The government has banned some single-use plastic items from sale and use in England from April next year. The Scottish and Welsh governments are also considering similar measures. But campaigners say it’s not enough and more needs to be done, British media report.
The measure will only see a complete ban on plastic drink stirrers; currently, 316 million are used annually in the UK.
Plastic stemmed cotton buds will be banned from sale to the general public but will be available for use in medical and forensic laboratories. The Department for the Environment Fisheries and Rural Affairs (Defra) estimates that 1.8 billion cotton buds are thrown away every year in England and find their way into the sea and into the food chain once they have been broken down.
Plastic straws will no longer be handed out or displayed in bars, restaurants or supermarkets, but will be available if people ask for them. This is because disability groups successfully led a campaign that for some people with disabilities, plastic straws are essential and that people would be at risk of dehydration if they were completely banned. Registered pharmacies will also be allowed to sell them online and over the counter.
The new legislation is set to see the annual use of plastic straws in the UK drop from 4.7 billion to 44 million.
The Scottish government is planning to restrict the use of plastic straws and plastic cotton buds by the end of 2019, while the Welsh government is also considering similar measures. The EU will ban a more comprehensive list of single-use plastic items from 2021, including plastic cutlery and plastic plates.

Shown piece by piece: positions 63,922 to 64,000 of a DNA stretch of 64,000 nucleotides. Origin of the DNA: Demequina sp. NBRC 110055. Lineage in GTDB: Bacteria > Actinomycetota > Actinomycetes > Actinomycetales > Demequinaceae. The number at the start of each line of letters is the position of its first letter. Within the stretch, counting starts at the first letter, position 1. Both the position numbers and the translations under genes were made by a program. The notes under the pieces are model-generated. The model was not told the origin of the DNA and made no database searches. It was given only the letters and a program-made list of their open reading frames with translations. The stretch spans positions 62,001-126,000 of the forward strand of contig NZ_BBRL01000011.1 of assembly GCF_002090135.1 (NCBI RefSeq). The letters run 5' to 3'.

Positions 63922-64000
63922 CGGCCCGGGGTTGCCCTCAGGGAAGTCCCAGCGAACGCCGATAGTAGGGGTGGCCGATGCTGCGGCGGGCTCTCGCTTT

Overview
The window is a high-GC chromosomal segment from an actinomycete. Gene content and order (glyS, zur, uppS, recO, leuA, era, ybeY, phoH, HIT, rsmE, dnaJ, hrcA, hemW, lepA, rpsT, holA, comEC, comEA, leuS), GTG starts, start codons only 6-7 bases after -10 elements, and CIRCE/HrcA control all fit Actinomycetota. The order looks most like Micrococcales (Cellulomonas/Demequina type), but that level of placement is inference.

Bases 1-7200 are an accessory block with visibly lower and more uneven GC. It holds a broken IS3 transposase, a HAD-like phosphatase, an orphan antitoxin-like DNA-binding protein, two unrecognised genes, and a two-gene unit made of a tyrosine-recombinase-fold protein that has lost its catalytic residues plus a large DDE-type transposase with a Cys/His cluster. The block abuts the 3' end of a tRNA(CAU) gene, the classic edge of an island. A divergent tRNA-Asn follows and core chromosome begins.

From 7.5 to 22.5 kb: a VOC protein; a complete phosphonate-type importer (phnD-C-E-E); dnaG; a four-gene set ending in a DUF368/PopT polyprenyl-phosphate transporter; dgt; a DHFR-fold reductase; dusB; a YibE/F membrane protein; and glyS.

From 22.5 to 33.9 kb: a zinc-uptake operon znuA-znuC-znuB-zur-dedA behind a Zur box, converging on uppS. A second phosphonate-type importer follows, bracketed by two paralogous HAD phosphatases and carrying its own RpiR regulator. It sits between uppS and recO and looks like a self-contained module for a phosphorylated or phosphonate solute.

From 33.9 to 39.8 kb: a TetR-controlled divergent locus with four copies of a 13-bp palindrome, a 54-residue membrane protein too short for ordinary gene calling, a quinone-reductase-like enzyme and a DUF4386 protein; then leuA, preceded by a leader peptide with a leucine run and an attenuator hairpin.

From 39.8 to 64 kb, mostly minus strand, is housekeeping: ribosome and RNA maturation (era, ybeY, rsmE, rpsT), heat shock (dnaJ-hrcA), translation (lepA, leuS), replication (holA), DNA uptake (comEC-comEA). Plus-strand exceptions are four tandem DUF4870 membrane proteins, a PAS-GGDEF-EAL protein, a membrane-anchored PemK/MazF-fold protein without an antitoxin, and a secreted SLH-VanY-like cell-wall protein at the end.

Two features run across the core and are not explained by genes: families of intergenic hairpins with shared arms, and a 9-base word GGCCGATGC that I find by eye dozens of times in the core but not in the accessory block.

Environment Secretary Michael Gove has promised to take tough measures to protect the environment from cutting carbon emissions to overhauling UK farming.
Mr. Gove said: “Urgent and decisive action is needed to tackle plastic pollution. These items are often used for just a few minutes but take hundreds of years to break down.”
A Welcome Move, But Not Enough
Campaigners welcomed the move but said it didn’t go far enough. Surfers Against Sewage were the most positive and said, “it’s a really positive and bold step in the right direction against plastic pollution.”
But Emma Priestland from Friends of the Earth warned that these three single-use items were just a tiny fraction of a much bigger problem.
“These three items are just a fraction of the single-use nasties that are used for a tiny amount of time before polluting the environment for centuries to come. Ultimately, we need producers to take responsibility for the plastic pollution caused by all their products, whether it’s bags, balloons, packets, containers or otherwise. That’s why we’re campaigning for legislation to cut back on pointless plastic across the board,” she told UK media.
While the WWF has called for a ban on all single use plastics by 2025 and has said governments need to “really ramp up their commitments”.